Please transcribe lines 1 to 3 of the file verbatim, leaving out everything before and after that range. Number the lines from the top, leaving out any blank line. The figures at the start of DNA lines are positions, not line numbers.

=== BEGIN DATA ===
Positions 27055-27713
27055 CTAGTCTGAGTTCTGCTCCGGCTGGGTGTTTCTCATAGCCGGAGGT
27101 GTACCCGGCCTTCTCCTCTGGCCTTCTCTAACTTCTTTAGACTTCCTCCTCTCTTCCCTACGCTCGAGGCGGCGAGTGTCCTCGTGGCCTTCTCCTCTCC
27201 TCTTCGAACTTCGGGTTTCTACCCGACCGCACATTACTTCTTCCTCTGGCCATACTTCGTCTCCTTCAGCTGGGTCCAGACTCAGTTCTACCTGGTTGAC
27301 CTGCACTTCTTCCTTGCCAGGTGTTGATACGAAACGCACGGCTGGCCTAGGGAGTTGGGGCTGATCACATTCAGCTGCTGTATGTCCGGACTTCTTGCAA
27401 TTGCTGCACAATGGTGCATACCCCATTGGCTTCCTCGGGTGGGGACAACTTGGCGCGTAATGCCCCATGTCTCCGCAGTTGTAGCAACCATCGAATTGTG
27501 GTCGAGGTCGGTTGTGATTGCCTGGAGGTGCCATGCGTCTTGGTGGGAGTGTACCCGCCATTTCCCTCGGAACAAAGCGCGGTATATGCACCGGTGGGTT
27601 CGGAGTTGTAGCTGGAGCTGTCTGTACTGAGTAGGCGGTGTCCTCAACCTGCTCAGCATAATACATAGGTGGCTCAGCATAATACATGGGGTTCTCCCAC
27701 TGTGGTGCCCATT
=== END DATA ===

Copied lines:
Positions 27055-27713
27055 CTAGTCTGAGTTCTGCTCCGGCTGGGTGTTTCTCATAGCCGGAGGT
27101 GTACCCGGCCTTCTCCTCTGGCCTTCTCTAACTTCTTTAGACTTCCTCCTCTCTTCCCTACGCTCGAGGCGGCGAGTGTCCTCGTGGCCTTCTCCTCTCC